Lots of things! Adrienne Maree Brown and all of her work. I’ve read her book “Emergent Strategy” multiple times, and it helped me step into facilitation and emergence. I feel very inspired by Sharon Blackie, who wrote “If Women Rose Rooted” and “The Enchanted Life”, which speak to how we reenchant ourselves in the role of the imagination.

I also love the “The Emerald Podcast” with Joshua Schrei, which I think is the most incredible podcast in the world. It’s going into today’s issues through the lens of imagination and mythos and the poetics of it. It’s beautiful, and well-made, with music and stories, and it feels like going on a journey – I always come out the otherside of every episode transformed.

Also, friends in my community are incredibly inspiring. In Devon, we have four or five shared houses, and there’s a lot of cross-pollination of ideas and being. There is something special about leaning into a community and playing together, partying together, showing up through the hard processes and leaning into conflict resolution when we need to. It’s supercharging to have these amazing friendships in my life, and that’s one of my deepest sources of inspiration on a daily basis. I feel very grateful for that.

When I was a teenager, Ken Robinson was my biggest inspiration. It was amazing that he was supporting HundrED, and I got to meet him and work with there. I watched his talk on creativity in schools a lot, and it really spoke to the core of things that were bothering me a lot at the time.

But I’m truly such a neurodiverse person and am inspired by many different threads, not just educational change makers. I’ve been deeply influenced by things like “The Art of Gathering” by Priya Parker, Starhawk’s “Dreaming the Dark”  and “The Empowerment Manual”by Starhawk and reading about trauma from different perspectives and its role in society today such as Gabor Maté and other books on complex PTSD and how many people are struggling with this today.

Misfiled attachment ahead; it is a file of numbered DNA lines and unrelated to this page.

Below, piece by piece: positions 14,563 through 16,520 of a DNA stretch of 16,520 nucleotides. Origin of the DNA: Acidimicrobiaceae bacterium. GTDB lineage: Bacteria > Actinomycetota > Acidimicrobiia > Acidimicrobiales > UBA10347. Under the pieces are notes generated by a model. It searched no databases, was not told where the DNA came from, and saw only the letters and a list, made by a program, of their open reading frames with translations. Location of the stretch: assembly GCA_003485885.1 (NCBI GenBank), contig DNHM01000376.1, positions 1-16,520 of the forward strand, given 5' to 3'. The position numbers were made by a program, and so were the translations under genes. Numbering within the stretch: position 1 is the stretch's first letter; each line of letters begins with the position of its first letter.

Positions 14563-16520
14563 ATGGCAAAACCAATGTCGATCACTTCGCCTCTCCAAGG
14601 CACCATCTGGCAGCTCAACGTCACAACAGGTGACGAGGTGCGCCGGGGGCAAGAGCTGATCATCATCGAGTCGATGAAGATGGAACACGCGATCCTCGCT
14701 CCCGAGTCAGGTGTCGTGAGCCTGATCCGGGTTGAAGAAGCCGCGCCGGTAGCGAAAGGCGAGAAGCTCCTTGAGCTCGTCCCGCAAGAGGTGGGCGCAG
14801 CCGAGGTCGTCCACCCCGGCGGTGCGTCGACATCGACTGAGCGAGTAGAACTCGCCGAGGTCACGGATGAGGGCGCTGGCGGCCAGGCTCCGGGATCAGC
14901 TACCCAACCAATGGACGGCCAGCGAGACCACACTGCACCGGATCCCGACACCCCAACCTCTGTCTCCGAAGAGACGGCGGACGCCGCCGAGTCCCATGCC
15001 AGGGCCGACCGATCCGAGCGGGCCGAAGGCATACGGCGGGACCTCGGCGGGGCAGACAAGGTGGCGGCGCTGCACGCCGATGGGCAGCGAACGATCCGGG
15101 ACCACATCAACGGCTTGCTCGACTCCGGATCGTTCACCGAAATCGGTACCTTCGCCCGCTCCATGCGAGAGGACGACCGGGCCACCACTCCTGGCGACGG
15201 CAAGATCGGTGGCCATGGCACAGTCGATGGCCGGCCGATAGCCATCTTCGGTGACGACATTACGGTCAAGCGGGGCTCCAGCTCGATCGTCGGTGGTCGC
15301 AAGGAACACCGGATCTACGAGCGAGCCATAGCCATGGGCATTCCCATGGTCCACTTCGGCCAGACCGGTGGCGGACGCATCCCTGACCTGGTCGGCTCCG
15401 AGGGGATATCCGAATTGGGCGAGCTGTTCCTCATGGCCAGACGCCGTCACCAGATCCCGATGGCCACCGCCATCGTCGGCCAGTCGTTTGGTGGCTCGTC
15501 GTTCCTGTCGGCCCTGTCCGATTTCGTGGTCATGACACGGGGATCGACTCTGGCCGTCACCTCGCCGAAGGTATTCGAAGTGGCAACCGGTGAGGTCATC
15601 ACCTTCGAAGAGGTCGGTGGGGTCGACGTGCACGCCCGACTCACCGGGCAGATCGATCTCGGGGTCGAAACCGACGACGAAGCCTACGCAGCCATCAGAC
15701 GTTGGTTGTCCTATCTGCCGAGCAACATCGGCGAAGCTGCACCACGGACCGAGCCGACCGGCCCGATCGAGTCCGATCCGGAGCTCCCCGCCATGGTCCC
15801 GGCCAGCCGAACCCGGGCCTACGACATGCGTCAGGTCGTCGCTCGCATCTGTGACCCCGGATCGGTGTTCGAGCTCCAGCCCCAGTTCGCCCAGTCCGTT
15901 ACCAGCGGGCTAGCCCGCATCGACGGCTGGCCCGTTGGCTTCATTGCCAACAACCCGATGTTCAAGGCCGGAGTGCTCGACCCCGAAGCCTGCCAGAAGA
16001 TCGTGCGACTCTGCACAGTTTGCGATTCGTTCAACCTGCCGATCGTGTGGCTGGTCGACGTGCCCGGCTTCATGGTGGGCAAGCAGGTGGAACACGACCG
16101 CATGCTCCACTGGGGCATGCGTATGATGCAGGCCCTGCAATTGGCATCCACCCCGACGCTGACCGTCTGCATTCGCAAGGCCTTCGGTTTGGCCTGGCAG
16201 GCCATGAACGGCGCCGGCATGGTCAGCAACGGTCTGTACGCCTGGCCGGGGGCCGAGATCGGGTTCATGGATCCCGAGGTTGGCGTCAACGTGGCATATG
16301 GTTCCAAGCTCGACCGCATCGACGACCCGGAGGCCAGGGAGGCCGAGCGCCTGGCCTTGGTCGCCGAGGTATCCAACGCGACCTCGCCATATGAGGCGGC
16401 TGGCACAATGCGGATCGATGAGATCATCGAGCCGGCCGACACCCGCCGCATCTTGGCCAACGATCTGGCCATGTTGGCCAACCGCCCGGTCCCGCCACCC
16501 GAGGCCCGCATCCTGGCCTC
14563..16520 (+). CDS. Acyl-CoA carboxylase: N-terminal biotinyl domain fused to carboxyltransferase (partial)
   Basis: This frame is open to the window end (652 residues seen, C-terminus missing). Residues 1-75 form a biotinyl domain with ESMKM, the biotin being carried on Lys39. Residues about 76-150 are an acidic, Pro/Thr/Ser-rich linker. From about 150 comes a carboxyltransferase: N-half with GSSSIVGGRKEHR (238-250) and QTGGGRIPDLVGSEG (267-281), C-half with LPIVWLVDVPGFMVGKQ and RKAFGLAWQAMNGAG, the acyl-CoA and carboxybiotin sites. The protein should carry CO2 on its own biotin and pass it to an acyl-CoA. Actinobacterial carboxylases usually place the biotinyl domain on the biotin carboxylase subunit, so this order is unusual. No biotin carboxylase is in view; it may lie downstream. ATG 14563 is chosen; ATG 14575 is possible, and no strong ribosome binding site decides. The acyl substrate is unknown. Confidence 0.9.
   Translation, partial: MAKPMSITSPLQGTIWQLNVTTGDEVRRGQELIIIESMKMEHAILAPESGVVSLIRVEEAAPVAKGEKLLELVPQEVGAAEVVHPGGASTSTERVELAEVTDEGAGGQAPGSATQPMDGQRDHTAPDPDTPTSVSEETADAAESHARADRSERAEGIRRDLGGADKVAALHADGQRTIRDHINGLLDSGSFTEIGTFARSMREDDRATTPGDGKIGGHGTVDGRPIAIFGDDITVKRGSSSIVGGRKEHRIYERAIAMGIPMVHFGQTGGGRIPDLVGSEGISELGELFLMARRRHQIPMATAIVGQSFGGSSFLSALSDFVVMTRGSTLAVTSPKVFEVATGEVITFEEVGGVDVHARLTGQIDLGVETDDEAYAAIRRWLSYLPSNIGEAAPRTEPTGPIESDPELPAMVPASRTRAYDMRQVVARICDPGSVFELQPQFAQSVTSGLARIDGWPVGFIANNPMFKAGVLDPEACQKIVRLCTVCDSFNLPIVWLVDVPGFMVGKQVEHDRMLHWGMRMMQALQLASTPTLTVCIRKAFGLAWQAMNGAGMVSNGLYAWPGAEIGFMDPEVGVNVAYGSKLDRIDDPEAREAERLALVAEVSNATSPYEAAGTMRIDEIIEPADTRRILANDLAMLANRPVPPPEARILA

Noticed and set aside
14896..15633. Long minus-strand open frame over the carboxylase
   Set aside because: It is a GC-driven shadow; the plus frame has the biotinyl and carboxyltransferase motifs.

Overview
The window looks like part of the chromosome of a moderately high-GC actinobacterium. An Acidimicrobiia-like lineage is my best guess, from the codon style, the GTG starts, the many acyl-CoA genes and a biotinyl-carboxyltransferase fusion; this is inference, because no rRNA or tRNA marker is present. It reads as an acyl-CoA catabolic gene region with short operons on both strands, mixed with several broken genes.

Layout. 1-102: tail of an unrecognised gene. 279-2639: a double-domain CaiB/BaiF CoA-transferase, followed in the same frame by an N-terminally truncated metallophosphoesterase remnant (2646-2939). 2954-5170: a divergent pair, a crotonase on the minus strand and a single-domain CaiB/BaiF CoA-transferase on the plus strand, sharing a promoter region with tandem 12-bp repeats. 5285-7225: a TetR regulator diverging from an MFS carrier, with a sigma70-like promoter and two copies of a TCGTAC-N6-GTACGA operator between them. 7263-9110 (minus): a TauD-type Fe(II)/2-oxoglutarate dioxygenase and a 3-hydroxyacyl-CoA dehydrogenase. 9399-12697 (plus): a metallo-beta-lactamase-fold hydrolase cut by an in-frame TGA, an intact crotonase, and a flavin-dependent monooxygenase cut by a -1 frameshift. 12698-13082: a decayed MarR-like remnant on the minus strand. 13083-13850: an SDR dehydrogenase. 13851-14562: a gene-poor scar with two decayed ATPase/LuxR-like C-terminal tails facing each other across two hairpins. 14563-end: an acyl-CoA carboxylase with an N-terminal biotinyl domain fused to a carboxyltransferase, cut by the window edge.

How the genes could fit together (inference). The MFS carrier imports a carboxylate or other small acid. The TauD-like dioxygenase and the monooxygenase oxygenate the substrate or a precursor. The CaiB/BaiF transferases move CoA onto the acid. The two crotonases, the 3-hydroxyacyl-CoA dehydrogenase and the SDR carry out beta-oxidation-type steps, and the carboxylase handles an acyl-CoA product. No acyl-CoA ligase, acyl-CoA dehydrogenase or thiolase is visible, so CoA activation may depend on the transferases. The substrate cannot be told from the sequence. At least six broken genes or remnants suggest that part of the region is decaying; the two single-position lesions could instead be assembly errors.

“The Artist’s Way” by Julia Cameron has been a massive influence in my life. I’m really inspired by lots of alternative learning, different ways of knowing and people who create things differently.

Most recently, I joined the Ecoversity’s international gathering in South Africa to be with people from predominantly across the African continent, but also from India, Brazil, and Mexico who are in different ways of knowing and being. Not having a plan for a whole week and just being together reimagining learning and education was deeply inspiring. The whole way that the ecoversity verse gathers around the questions we are talking about in a truly diverse way is just phenomenal.

What is your dream for the future of education?

For me in the Future I’d love to see: Learning integrated into the community. There would be just as much recognition of the role of play, rest, love, joy in learning. We would also support one another intergenerationally – with elders and a web of people who can hold each other in a way that makes sense and heals the wounds. We do things for the love of it and we know how to co-create together what we need.

Children would be working with adults too in an integrated way on projects they are interested in, for example, cooking, making things together, building, writing, or researching. Their voice is valued. There are also lots of ways to play, and so many stories that are told, and we would prioritise learning how to connect. I envision a community life where children can contribute, learning and becoming who they are whilst being supported to grow and be in their authentic selves. This journey would then go on to last a lifetime.